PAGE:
Cages were constructed from white PVC pipes connected to form a 104 cm3 frame and wrapped in sewn mesh to prevent insect escape. A velcro lining around the borders of two opposite ends of the cage allowed experimenter access to the arena. The mesh cage sat on a metal shelving unit and raised 7 cm off the ground and was surrounded by white foam core to prevent visual bias from the surrounding environment. A 60W daylight bulb was fixed at the top center of the mesh ceiling. Cages contained three equidistant treatment pepper combinations located 30 cm from each treatment combination in an approximately circular fashion.

Olfactory responses of O. insidiosus in Y-tube olfactomer bioassays

Assays were conducted in an experimental environment constructed using a Y-tube (12 cm common tube, 10 cm arms, 2.5 cm internal diameter; Sigma Scientific, Gainesville FL) suspended vertically by a steel clamp attached to a support stand and surrounded by a white foam core on three sides with a 60W equivalent daylight LED bulb overhead. Pepper plant treatment combinations were placed in one of two plastic bags for headspace volatile collection and secured with plastic zip ties.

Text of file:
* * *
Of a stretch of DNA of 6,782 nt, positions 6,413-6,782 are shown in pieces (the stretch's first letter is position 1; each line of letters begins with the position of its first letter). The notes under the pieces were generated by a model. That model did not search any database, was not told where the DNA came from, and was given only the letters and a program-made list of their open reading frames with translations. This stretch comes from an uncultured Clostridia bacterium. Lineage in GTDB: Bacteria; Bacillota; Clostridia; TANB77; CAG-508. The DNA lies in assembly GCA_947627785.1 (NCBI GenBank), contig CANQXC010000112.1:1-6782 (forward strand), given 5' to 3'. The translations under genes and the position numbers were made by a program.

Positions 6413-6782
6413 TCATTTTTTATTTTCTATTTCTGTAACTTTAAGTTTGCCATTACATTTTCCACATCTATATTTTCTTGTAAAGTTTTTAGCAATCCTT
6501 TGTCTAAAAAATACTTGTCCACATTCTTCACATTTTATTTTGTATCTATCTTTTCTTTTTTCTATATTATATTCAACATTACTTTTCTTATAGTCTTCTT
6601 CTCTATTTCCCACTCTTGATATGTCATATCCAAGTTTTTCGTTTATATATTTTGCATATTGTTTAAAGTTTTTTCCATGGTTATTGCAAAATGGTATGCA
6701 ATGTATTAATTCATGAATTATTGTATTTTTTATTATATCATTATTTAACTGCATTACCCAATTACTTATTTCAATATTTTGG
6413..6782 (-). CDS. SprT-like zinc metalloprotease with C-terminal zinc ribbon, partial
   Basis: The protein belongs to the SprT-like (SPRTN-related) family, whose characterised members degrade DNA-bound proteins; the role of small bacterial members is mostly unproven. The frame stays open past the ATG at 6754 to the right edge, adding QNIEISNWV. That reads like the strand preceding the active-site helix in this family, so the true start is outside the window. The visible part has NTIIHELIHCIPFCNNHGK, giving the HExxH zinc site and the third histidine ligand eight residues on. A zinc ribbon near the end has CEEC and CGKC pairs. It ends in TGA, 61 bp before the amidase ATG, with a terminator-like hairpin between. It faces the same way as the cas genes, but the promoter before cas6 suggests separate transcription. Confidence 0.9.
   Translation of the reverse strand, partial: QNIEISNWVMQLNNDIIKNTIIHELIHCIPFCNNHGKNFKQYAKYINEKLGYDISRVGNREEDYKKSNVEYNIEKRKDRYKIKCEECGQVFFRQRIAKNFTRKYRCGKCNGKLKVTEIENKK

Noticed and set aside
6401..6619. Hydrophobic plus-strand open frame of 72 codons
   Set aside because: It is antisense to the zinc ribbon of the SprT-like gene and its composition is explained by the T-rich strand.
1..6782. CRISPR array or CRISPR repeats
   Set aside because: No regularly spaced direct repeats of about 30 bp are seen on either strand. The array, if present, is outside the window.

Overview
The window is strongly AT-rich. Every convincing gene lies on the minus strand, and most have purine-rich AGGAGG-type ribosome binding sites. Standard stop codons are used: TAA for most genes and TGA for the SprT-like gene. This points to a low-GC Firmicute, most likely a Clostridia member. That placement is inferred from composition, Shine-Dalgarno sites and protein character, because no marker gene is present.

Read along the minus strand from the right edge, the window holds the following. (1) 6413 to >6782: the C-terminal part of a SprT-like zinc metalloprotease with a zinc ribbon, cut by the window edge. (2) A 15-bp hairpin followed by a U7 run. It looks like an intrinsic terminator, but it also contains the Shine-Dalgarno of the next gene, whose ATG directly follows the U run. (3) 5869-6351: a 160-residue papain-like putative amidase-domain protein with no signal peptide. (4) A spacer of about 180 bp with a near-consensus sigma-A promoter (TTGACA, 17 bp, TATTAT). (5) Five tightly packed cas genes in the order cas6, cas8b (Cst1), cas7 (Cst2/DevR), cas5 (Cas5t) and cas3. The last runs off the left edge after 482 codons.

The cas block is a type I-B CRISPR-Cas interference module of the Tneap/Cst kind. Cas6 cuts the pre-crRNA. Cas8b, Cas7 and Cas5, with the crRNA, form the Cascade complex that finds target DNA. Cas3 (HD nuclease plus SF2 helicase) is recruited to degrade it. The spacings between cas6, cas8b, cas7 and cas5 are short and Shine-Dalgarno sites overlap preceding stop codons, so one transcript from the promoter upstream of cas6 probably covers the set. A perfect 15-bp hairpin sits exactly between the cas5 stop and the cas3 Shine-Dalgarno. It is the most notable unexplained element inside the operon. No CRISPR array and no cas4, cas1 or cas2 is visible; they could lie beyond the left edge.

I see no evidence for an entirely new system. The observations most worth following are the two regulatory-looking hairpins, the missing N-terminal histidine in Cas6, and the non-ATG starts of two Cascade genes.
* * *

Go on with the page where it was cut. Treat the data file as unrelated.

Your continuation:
Experimental Protocols

Cultivar combination attraction to O. insidiosus populations over time in a cage environment

            Cage experiments were conducted at room temperature. One plastic container containing starved O. insidiosus adult males and females was placed into the center of the arena and the lid removed. Adults were exposed to cages treated with (1) F. occidentalis-infested combinations of Aristotle-Aristotle, Islamorada-Islamorada, and Aristotle-Islamorada. Initial population release was performed at 1200. Numbers of O. insidiosus adults present on plants of each treatment combination were recorded following initial release after (1) 1 h, (2) 2 h, (3) 4 h, and (4) 24 h. Counting was done by opening access windows and inspecting each plant while remaining in the arena. Access windows were securely sealed after each inspection to prevent escape. One 24 h cage trial was counted as one replicate, and four replicates were performed. Pepper combinations were rotated each replicate to prevent directional bias.

Olfactory responses of O. insidiosus in Y-tube olfactometer bioassays